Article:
Hollie Nyseth Brehm, a current graduate human rights minor and PhD candidate in Sociology, recently returned from Bosnia, where she carried out research for her dissertation that investigates the causes and processes of genocide and the spread of violence. The project more specifically focuses on regional and temporal variation in violence, examining why some areas of Rwanda, Bosnia, and Sudan experienced a higher degree of violence during genocide and why some time periods were more violent than others.
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Lalinne Bell, the new Scribe for Human Rights, will focus her summer project on the Cambodian genocide and its impact on survivors. Bell, herself a survivor of the genocide, and her family have lived in the United States for 30 years as refugees. As scribe, she plans to research and write about her family's experience of genocide and assimilation. Bell will conduct interviews with her family members and other survivors, and her personal connection with her interviewees will give her writing a richly intimate quality as she explores the disconnectedness, distrust, and fear innate in Cambodian culture following the genocide.
The Interdisciplinary Doctoral Fellowship (IDF) "awards outstanding Graduate School students with interdisciplinary dissertation topics who would benefit from interaction with faculty at one of the University's interdisciplinary research centers or institutes." Last academic year, two graduate students, Shannon Golden and Corbin Treacy, partnered with the Human Rights Program as part of this fellowship.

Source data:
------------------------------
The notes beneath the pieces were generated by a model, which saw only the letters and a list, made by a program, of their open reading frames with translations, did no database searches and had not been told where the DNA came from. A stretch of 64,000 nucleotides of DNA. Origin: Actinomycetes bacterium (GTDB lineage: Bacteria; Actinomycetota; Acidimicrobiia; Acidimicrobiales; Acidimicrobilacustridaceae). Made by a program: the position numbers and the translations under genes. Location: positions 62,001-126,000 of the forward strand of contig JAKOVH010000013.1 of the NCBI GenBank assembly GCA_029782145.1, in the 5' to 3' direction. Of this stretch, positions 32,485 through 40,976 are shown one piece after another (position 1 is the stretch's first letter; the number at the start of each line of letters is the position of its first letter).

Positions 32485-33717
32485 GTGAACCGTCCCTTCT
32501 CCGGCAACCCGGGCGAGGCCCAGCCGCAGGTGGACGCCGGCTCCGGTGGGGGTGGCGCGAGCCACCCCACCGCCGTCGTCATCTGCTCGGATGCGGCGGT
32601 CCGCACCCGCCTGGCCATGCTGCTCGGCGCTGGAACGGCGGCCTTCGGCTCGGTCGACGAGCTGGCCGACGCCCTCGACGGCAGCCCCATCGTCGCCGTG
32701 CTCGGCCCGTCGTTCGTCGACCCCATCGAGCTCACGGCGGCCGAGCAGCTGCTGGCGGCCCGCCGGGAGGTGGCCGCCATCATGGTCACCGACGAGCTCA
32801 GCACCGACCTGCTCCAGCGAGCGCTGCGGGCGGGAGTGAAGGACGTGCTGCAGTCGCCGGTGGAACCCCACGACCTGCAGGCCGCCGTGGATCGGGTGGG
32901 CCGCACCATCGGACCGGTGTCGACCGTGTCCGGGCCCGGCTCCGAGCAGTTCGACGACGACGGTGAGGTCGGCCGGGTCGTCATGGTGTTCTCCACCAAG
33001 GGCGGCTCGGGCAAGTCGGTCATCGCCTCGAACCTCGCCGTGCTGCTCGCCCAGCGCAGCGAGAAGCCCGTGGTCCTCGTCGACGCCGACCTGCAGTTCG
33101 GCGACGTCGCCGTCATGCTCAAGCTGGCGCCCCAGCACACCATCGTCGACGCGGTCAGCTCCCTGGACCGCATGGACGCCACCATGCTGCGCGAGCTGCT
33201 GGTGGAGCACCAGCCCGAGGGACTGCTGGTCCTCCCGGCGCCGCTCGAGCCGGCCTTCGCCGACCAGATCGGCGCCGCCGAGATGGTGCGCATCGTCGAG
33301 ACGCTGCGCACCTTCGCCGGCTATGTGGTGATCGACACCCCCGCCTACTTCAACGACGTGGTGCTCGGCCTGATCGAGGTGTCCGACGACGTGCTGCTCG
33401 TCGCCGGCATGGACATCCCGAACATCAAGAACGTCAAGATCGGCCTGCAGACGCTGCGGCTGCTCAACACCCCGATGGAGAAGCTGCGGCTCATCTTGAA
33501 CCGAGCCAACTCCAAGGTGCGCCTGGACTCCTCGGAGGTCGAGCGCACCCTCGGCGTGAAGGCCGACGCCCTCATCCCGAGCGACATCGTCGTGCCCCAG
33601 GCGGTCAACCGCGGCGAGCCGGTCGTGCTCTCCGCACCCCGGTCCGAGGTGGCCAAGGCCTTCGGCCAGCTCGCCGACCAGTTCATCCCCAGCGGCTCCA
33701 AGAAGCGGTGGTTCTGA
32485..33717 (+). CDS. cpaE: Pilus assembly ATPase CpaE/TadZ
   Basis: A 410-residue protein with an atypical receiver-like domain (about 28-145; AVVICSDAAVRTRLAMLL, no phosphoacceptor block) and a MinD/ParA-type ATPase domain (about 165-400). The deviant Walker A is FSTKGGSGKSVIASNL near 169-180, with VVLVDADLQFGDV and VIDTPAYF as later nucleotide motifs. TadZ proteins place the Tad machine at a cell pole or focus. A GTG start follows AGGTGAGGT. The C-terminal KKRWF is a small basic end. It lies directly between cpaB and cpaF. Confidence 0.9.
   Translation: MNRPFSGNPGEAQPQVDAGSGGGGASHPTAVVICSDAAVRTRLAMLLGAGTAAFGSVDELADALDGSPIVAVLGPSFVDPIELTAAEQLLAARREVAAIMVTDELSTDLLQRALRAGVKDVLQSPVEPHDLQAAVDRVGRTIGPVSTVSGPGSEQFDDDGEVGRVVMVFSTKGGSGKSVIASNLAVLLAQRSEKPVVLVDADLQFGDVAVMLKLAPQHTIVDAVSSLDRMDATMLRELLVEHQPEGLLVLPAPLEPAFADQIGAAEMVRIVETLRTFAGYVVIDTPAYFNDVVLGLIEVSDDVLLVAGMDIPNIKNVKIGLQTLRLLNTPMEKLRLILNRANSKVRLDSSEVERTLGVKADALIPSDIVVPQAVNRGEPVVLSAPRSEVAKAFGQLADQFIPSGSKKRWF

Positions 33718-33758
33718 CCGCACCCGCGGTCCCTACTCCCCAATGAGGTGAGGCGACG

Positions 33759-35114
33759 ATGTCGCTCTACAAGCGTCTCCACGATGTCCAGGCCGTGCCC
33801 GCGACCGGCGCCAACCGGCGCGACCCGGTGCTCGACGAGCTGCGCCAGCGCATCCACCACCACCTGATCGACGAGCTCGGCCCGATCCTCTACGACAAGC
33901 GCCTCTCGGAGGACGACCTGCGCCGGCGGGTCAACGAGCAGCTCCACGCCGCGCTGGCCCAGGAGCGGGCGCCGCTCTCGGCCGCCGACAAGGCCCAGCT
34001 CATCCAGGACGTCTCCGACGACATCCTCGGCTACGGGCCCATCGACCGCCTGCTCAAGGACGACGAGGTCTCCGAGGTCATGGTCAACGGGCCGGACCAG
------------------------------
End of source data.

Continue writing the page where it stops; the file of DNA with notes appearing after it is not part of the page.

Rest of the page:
As I write this, I'm still coming down from the adrenaline rush of defending my MFA thesis, a book-length essay about the connections between spiritual contemplative practice and the evolution of solitary confinement in American prisons. Looking back, it's difficult for me to imagine what my thesis would have looked like had I not received support from the Human Rights Program through the Scribes for Human Rights Fellowship last summer. The financial support, contacts, and expertise I gained as a Fellow helped me to grasp the terrifying reality of solitary confinement through the impact it has on individual lives.
For the first five months of 2013, thanks to a Fulbright-García Robles award, I have had the pleasure and challenge of teaching and researching about human rights in Mexico. My experience here has been among the most rewarding of my career. I have been based in Mexico City, which is the most stimulating place I have ever lived, with its crush of people, traffic, street life, culture and politics.
The Honorable Lloyd Axworthy, distinguished Canadian politician and current president of the University of Winnipeg, envisioned the future of humanitarian intervention before a crowd of students and community members on Tuesday, May 21. Axworthy's experience in the Canadian Foreign Ministry in the 1990s allowed him the opportunity to contribute invaluably the creation of the Mine Ban Treaty, the establishment of the International Criminal Court, and the Responsibility to Protect (R2P) doctrine--the subject of Tuesday afternoon's talk.